Simran Lal joins Drs. Ramkumar & Welch in this Vedic Threads session to talk about bhāva and bhāvana. One could say that bhāva and bhāvana is what makes this world go round. Everything in this manifested world begins with a thought; Everything is a manifestation of our intentions. Bhāva is one’s inner world - intentions, feelings, desires; and bhāvana is the outer expression of those - in what we say, how we express ourselves, how we conduct ourselves in society. Yogis advise us to align our bhāva with our bhāvana (what in modern day parlance is what we call ‘authenticity’), and to make them śuddha (pure). Our persistent thoughts and the way we perceive the world shape us. To refine them (make them śuddha) is the birthright, and the highest aim of each of us.
Professor of Sanskrit & Classical Indian Religions Fred Smith, joins Dr. Ramkumar & Dr. Welch to talk about "itihāsa" or, "history". Itihāsa also is used to specifically refer to the two monumentally influential epic poems of ancient India: the Mahābhāratam and the Rāmāyaṇa. The very fact that the word, "history" is used in a context where, in the West we might use "mythology", “epic”, "story" or, "poem" can lead us into curious conversation. Hopefully this will be the case.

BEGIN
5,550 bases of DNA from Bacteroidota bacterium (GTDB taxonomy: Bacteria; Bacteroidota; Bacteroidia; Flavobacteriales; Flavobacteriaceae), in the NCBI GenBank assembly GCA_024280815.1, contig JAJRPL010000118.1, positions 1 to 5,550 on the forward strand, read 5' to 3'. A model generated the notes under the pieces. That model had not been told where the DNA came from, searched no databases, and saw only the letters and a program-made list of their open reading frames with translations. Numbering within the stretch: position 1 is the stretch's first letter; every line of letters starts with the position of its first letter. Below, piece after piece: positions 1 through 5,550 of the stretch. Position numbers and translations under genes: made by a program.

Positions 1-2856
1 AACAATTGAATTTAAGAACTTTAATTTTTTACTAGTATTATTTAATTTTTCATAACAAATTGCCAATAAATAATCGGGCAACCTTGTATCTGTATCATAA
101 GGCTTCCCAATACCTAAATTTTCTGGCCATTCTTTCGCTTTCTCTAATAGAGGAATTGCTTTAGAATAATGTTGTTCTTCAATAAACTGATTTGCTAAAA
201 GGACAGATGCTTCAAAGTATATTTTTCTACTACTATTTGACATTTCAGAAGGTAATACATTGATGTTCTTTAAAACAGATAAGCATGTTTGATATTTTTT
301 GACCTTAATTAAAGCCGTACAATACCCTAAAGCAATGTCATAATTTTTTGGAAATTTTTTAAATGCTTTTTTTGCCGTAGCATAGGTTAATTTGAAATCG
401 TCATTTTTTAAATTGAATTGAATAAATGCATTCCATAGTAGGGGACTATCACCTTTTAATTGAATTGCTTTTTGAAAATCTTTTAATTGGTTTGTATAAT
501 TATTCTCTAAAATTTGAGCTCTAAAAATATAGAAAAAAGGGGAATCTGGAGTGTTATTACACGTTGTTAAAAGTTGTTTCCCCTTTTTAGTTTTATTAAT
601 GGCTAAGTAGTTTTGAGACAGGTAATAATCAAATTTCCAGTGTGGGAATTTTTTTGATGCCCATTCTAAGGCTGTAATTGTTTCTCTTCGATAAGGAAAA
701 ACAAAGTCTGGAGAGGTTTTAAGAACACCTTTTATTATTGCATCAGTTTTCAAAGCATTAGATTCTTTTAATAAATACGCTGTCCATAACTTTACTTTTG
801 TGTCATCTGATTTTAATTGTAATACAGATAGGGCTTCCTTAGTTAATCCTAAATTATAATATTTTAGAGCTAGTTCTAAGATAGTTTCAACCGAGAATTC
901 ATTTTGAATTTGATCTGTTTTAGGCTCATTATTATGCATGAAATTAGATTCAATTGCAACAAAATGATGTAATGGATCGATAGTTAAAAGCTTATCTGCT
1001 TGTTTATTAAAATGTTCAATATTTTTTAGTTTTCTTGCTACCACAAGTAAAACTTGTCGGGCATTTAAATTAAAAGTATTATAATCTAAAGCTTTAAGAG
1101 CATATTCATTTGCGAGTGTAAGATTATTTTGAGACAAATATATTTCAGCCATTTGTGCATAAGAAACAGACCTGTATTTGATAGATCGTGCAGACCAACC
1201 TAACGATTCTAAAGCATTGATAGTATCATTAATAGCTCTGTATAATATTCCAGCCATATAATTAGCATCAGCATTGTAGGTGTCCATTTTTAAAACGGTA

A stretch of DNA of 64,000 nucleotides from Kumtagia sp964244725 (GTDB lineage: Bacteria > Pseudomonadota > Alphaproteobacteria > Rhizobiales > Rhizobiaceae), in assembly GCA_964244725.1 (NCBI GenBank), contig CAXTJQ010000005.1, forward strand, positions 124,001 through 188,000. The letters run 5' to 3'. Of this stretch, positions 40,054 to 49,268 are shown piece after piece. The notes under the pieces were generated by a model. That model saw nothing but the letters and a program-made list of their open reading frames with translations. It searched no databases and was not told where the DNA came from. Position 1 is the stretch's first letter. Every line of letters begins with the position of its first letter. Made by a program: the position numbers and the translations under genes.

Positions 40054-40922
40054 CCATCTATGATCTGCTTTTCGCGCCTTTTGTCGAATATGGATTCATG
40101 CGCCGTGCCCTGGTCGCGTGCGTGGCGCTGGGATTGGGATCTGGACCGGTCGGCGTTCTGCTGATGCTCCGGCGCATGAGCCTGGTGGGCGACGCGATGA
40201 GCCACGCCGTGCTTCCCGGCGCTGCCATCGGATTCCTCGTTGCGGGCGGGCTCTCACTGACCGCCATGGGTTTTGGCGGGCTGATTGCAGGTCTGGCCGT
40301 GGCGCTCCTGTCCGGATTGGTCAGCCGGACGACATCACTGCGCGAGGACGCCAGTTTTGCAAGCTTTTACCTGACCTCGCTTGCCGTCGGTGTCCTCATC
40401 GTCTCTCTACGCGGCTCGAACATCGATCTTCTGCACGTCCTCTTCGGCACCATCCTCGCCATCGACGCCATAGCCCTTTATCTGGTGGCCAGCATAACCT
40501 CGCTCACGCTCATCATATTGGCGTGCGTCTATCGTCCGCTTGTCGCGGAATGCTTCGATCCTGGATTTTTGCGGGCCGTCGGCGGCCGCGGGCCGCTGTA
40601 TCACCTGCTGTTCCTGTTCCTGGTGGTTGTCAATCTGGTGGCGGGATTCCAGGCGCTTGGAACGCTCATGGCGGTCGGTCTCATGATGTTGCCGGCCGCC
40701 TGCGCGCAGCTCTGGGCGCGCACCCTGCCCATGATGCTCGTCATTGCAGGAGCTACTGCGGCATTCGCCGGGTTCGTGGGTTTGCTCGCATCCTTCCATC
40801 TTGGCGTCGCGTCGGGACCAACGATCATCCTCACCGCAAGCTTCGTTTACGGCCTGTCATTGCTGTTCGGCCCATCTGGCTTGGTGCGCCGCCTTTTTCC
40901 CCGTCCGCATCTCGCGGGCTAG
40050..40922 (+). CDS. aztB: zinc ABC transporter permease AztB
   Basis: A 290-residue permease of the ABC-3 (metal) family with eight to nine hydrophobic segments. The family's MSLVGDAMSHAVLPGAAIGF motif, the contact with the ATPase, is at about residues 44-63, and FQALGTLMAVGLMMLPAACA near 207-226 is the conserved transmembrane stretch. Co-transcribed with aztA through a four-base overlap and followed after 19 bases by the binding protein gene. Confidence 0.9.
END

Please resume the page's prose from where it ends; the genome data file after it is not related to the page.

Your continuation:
Theyyam is an ancient form of worship found only in northern Kerala in India. A designated theyyakkaran – "a Theyyam man (or woman)" – calls the formless deity down from heaven and ‘carries’ the deity by providing him – or her - with a body and therefore the ability to interact with their devotees. Pepita Seth has lived with and studied the people and practice of Theyyam for 20 years and shares experiences and wisdom around this with Drs. Ramkumar & Claudia